In a booming market, it's easy to find winning stocks. But even in the biggest bull markets, some stocks always lag behind. The question, then, inevitably becomes this: Are those stocks great values, or are they lagging for good reason?
Two months into the new year, short-term winners and losers have started sorting themselves out for 2012. So let's take a look at the five worst performers in the S&P 500 with an eye toward discovering what's behind their stock price declines -- and potentially unearthing some bargains in the process.
Apollo and its peers have been under fire for quite a while now. The government has been hostile toward the entire for-profit education industry in recent years, alleging a variety of questionable practices involving federally funded student loans and weak graduation rates.
Most of Apollo's plunge came just a couple of days ago, when it projected that new student enrollment rates would drop, reversing previous expectations for growth. For the stock's big drop to make sense, you have to believe that the current enrollment declines are just the tip of the iceberg -- and the beginning of a lasting trend that could eventually even threaten the industry's survival.
If you only look at earnings releases, it may seem strange to see Electronic Arts on this list. The company beat analyst expectations for both sales and earnings in early February. With franchises like Mass Effect 3, Star Wars: The New Republic, and Madden NFL, EA has plenty of good content.
What EA needs to do, however, is convince investors that social gaming isn't a threat to its more console-centered model. The popularity of Zynga has convinced many that lower-margin online games will eventually price EA and its peers out of the business. Yet despite recent weakness in the gaming industry, gamers will always reward good content -- and as long as EA delivers, it's likely to find ways to turn around its recent losses.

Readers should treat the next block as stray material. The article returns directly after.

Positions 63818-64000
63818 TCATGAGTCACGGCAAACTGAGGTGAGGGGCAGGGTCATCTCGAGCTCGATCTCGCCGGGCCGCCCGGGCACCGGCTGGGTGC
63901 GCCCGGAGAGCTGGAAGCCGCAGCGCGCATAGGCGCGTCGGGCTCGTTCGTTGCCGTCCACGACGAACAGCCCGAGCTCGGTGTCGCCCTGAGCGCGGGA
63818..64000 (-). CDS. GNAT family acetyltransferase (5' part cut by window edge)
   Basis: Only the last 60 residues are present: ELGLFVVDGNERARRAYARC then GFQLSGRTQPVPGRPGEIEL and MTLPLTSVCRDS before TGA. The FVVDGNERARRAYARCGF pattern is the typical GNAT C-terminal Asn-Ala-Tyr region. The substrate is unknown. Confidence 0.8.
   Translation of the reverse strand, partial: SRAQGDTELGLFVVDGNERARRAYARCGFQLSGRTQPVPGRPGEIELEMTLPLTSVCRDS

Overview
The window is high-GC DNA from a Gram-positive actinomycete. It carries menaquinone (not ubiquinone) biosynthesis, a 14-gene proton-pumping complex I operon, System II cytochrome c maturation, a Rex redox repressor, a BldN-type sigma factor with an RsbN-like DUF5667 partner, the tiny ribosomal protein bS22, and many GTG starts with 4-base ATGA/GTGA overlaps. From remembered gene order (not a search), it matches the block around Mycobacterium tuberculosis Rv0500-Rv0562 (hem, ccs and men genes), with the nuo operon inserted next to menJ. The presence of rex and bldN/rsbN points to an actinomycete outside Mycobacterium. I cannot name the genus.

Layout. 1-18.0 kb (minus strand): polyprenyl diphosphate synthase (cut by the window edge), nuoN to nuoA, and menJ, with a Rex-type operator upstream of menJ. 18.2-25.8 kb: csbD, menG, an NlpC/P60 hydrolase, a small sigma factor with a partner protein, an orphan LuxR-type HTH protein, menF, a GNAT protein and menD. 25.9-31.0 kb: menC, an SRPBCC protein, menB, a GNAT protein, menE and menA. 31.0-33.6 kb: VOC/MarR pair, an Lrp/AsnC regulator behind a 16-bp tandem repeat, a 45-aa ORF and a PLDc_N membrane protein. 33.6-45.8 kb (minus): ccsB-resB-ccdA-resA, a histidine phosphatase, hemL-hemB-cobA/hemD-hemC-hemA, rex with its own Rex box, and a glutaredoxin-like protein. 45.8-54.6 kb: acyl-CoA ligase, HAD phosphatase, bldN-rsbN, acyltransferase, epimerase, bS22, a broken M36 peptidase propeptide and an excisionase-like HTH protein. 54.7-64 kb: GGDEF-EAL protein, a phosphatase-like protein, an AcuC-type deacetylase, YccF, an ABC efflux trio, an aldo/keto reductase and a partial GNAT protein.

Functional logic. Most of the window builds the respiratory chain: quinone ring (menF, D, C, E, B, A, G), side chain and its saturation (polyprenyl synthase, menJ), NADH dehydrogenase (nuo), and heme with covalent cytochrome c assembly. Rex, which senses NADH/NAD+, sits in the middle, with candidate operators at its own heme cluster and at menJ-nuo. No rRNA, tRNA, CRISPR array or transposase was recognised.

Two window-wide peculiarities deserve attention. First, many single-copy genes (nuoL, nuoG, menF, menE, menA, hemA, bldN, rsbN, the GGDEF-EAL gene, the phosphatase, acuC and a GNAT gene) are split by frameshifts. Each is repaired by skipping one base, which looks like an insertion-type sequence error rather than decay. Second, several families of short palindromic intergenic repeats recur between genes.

Grocery store chain SUPERVALU's problems have been around for a while. In January, the company announced a wider net loss due to rising food costs and intense competition, even as the company had planned to try to expand. Now, SUPERVALU has scaled back its planned Save-A-Lot chain expansion.
Yet for value investors, the long-term story remains the same. SUPERVALU is slowly but surely cutting its debt, and even with the weak margins throughout the grocery business, SUPERVALU trades at multiples that are just half of what competitors Kroger and Safeway sport. Rising Star analyst Jim Royal thinks there's value in SUPERVALU, and investor recognition of that value could boost shares in the long run.
International Game Technology
You'd think that this slot-machine maker would be benefiting from strength in the casino gaming industry, especially overseas. Yet the company continues to languish, with sales having fallen 1% in its most recent quarter despite substantial international growth.
Even after the decline, though, IGT is only cheap if you expect a big boom in earnings down the road. Until a lasting U.S. recovery puts Las Vegas back on the map, it's hard to see a catalyst for IGT to rebound.
Frontier demonstrates that if you live by the dividend, you die by the dividend. The rural telecom had to cut its payout for the second time since 2010. Going forward, shareholders will only get $0.10 per share quarterly, down from $0.25 before the cuts.
Yet Frontier shares have already risen from their worst levels. After seeing shares decline throughout 2011, investors appear to believe that analyst-beating earnings may be enough to sustain a more manageable payout. Moreover, the stock still yields 8% -- a hefty dividend by any standards. Investors willing to take on some risk may want to give Frontier a chance.
Just as not all soaring stocks are destined to crash, you won't always find true bargains when you look at the market's biggest casualties. But it's still worth looking. Every once in a while, you'll find some beaten-down values with a lot of promise.
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Fool contributor Dan Caplinger loves to bounce. You can follow him on Twitter here. He doesn't own shares of the companies mentioned in this article. The Motley Fool owns shares of SUPERVALU and International Game Technology. Motley Fool newsletter services have recommended buying calls on SUPERVALU. Try any of our Foolish newsletter services free for 30 days. We Fools may not all hold the same opinions, but we all believe that considering a diverse range of insights makes us better investors. The Fool's disclosure policy rolls with the punches.